This completes the induction step.
For $k\leq n \in \mathbb{N}$, consider the canonical map
(which classifies the Whitney sum of complex vector bundles of rank $k$ with those of rank $n-k$). Under pullback along this map the universal Chern classes (prop. ) are given by
where we take $c_0 = 1$ and $c_j = 0 \in H^\bullet(B U(r))$ if $j \gt r$.
So in particular
e.g. (Kochmann 96, corollary 2.3.4)
Consider the commuting diagram
This says that for all $t$ then
where the last equation is by prop. .
Now the elementary symmetric polynomial on the right decomposes as required by the left hand side of this equation as follows:
where we agree with $\sigma_q((c_1)_1, \cdots, (c_1)_p) = 0$ if $q \gt p$. It follows that
Since $(\mu_k^\ast \otimes \mu_{n-k}^\ast)$ is a monomorphism by lemma , this implies the claim.
Under the Atiyah-Segal completion map linear representations of a group $G$ induce K-theory classes on the classifying space $B G$. Their Chern classes are hence invariants of the linear representations themselves.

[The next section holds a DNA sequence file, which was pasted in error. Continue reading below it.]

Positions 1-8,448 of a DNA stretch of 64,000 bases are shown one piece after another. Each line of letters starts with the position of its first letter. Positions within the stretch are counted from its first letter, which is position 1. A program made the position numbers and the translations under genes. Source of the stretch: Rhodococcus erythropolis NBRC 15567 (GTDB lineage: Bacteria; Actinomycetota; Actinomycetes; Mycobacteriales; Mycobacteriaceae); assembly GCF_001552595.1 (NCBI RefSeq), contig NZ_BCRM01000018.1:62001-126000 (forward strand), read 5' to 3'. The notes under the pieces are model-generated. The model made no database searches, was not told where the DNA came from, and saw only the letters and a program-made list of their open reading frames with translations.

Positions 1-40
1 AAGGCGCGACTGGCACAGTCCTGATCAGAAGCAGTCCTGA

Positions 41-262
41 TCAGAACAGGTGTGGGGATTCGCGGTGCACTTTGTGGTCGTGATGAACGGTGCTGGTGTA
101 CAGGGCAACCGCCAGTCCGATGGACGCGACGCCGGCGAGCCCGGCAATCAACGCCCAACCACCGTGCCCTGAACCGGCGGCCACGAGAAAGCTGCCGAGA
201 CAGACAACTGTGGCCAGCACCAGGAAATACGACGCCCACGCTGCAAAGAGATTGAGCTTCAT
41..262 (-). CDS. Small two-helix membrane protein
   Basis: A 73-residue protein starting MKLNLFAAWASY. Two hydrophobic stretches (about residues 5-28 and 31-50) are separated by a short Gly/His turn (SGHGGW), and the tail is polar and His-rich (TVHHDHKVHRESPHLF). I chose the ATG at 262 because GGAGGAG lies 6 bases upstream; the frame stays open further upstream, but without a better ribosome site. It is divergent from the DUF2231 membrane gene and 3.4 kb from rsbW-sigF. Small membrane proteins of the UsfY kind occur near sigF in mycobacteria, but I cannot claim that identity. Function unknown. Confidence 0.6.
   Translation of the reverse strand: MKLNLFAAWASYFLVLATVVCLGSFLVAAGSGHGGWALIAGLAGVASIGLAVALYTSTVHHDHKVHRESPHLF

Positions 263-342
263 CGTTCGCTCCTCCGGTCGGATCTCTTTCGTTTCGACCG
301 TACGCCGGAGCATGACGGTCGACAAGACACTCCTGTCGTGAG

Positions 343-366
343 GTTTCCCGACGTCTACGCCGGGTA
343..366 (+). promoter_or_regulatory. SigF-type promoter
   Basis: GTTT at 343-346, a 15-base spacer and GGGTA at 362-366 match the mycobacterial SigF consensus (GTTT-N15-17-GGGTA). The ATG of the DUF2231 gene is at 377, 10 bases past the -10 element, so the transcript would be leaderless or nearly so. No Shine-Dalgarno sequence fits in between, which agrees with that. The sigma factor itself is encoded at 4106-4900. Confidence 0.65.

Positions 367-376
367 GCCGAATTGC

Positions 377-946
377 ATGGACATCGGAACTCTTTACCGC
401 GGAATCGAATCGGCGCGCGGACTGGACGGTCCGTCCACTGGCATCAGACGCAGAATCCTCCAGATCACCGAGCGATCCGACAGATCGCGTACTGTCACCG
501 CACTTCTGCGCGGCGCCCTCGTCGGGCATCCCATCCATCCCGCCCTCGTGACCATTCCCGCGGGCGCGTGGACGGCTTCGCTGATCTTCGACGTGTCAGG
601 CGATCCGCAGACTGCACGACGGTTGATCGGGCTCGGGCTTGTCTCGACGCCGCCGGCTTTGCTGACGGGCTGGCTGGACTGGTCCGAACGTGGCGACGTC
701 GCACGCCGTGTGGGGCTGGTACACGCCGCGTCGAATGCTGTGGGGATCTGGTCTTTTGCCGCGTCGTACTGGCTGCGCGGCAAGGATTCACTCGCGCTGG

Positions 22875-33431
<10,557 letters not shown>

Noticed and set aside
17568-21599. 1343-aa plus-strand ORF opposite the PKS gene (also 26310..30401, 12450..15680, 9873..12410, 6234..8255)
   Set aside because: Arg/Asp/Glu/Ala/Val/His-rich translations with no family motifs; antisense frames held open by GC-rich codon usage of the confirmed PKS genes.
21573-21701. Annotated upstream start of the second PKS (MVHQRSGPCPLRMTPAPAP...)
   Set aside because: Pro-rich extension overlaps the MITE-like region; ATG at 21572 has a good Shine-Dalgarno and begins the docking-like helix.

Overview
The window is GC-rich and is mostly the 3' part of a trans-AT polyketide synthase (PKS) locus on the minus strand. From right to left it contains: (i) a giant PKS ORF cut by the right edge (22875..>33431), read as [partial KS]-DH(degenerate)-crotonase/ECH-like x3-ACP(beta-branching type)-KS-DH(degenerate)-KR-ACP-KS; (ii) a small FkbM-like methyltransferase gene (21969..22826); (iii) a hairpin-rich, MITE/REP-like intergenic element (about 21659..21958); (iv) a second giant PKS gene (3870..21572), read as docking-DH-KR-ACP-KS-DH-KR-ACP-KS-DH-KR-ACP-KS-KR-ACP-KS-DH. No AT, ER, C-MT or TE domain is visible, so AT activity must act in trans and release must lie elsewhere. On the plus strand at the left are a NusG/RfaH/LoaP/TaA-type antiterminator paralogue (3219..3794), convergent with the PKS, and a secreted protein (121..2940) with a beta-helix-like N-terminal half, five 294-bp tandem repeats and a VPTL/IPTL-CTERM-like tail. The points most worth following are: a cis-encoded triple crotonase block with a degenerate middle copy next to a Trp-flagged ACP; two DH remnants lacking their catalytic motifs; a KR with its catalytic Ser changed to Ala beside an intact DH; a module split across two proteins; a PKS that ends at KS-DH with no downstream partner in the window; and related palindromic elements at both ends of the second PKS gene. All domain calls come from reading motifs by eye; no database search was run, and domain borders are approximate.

See at characteristic class of a linear representation for more.
In Yang-Mills theory field configurations with non-vanishing second Chern class (and minimal energy) are called instantons. The second Chern class is the instanton number . For more on this see at SU(2)-instantons from the correct maths to the traditional physics story.
Original articles include
Textbook accounts include
Werner Greub, Stephen Halperin, Ray Vanstone, chapter IX of volume II of Connections, Curvature, and Cohomology Academic Press (1973)
John Milnor, James D. Stasheff, Characteristic Classes, Annals of Mathematics Studies 76, Princeton University Press (1974).
Stanley Kochmann, section 2.3 of Bordism, Stable Homotopy and Adams Spectral Sequences, AMS 1996
Tammo tom Dieck, Algebraic topology, EMS 2008
With an eye towards mathematical physics:
A brief introduction is in chapter 23, section 7
For Conner-Floyd Chern classes in complex oriented cohomology theory:
Frank Adams, part II.2 and part III.10 of Stable homotopy and generalised homology, 1974
Jacob Lurie, Chromatic Homotopy Theory, 2010, lecture 4 (pdf) and lecture 5 (pdf)
See also
Last revised on April 1, 2019 at 08:42:12. See the history of this page for a list of all contributions to it.